Some three decades after the original trip, the jailed seaman, Doc, remains an oddly childlike figure. Carell is known for playing insecure, wounded men on a mission to reclaim their masculinity, and it’s not hard to see why he might have seemed a good match for an AARP-eligible version of The Last Detail’s meek young sailor. But while Quaid portrayed a teenager, whose coming-of-age was central to the original film, Doc is a grown man who spent a few years in the brig and a few more fighting in Vietnam, so his exaggerated timidity and baleful expression just seems kind of creepy. (The moustache doesn’t help.)
As the film begins, Doc shows up at Sal’s Bar & Grill, in Norfolk, an old dive run by his crusty comrade, former Marine Sgt. Sal Nealon. Played by Breaking Bad’s Bryan Cranston — offering an energetic if hokey imitation of Nicholson’s Oscar-nominated performance — Nealon is the rogue of the trio, the broken-down cynic with a heart of gold. After a night of drinking, Doc takes Sal on a surprise visit to a church, where they find another old pal, Richard Mueller (Laurence Fishburne), now a clergyman.
While Mueller was something of a wildman back in the service, he is now a prissy model of rectitude, endlessly bristling at Sal’s F-bombs. His sanctimonious lectures on profanity will be jarring for anyone familiar with The Last Detail, which was considered a breakthrough at the time for letting its sailors actually curse like sailors (“I am the motherfucking shore patrol, motherfucker!”). Oh well, times sure change.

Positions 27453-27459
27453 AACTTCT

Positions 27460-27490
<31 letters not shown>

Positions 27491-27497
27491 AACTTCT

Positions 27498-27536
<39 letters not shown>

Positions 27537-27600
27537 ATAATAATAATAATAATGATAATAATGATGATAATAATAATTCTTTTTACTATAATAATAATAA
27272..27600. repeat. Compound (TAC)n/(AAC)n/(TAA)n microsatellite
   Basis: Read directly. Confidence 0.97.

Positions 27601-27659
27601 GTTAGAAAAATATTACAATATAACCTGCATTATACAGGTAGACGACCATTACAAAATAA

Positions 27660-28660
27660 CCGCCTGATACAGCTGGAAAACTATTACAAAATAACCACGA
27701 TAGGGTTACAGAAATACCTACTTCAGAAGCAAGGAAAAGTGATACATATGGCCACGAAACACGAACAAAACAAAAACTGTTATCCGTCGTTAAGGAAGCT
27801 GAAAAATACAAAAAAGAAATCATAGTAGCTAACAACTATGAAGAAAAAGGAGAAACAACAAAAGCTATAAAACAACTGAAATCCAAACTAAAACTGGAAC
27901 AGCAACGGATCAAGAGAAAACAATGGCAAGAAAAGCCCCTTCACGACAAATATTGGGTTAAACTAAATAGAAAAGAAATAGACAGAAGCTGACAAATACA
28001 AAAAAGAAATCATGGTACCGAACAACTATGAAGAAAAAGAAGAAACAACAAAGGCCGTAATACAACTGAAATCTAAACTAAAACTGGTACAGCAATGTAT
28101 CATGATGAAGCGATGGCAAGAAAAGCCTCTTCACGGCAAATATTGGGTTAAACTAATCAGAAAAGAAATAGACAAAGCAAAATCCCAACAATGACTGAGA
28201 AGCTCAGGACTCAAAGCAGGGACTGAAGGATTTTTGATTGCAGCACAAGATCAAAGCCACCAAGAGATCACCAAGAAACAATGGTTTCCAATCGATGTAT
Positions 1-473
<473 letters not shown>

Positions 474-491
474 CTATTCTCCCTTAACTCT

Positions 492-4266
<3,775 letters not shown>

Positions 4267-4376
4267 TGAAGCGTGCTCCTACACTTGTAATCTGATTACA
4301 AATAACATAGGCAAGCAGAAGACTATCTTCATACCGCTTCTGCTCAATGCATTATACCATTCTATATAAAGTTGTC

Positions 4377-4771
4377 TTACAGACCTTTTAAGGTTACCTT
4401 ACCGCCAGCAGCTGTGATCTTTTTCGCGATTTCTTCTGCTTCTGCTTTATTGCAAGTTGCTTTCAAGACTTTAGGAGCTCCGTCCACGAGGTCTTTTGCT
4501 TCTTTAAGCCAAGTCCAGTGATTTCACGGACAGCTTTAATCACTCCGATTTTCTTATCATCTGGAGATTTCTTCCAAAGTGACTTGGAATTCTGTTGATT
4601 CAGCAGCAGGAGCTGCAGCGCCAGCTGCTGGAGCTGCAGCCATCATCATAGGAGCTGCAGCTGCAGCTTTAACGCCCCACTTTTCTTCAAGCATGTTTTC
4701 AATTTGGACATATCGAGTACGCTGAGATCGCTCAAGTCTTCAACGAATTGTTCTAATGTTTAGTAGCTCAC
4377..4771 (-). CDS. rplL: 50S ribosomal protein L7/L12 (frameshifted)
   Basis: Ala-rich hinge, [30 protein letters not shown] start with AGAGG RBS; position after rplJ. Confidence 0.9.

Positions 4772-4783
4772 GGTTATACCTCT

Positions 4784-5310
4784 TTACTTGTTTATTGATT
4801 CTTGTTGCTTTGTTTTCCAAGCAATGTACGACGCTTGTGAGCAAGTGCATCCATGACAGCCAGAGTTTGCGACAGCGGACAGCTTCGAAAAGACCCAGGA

After some hemming and hawing, Mueller reluctantly agrees to join the mission, and the three pile into Sal’s car for the trip to Arlington, during which Sal and Mueller bicker about the existence of God while Doc gazes forlornly out the window. Arriving at the cemetery gates, Doc realizes his son’s body isn’t there after all. Turns out they’re supposed to go to Dover Air Force Base in Delaware to greet the casket (whoops), so they quickly pile back into the car and hit I-95 North.
Up until this point, the film is mostly innocuous — just the latest example of a well-worn Hollywood sub-genre, the star-studded-old-guy-buddy-movie (see for example Last Vegas, The Bucket List, Going in Style, Space Cowboys, etc.). But once the trio arrives at the massive hangar at Dover and encounters the coffin bearing Doc’s son, the film stumbles haplessly into a political minefield.
After encountering Larry Jr.’s best friend, Lance Cpl. Charlie Washington (J. Quinton Johnson), the trio learns that the official story of Larry Jr.’s death in combat is highly embellished. The truth, it turns out, is considerably less romantic: Tasked with delivering books and other supplies to an Iraqi school, the unit had stopped at a local market. Larry Jr. was buying a few sodas when an insurgent snuck up behind him and shot him in the back of the head. In response, Washington confesses, his buddies massacred everyone in the store. “We went off, lit ‘em all up.”
The film makes a lot of this discrepancy, as if taking a bullet to the head in a war zone is somehow less heroic because the kid didn’t see it coming, but the distinction rings false, especially when Doc abruptly decides he doesn’t want to bury his boy at Arlington after all but near their home in New Hampshire. Moreover, he resolves, his son won’t be interred in uniform but in his college graduation gown. “I am not going to bury a Marine,” he says mournfully. “I’m just going to bury my son.”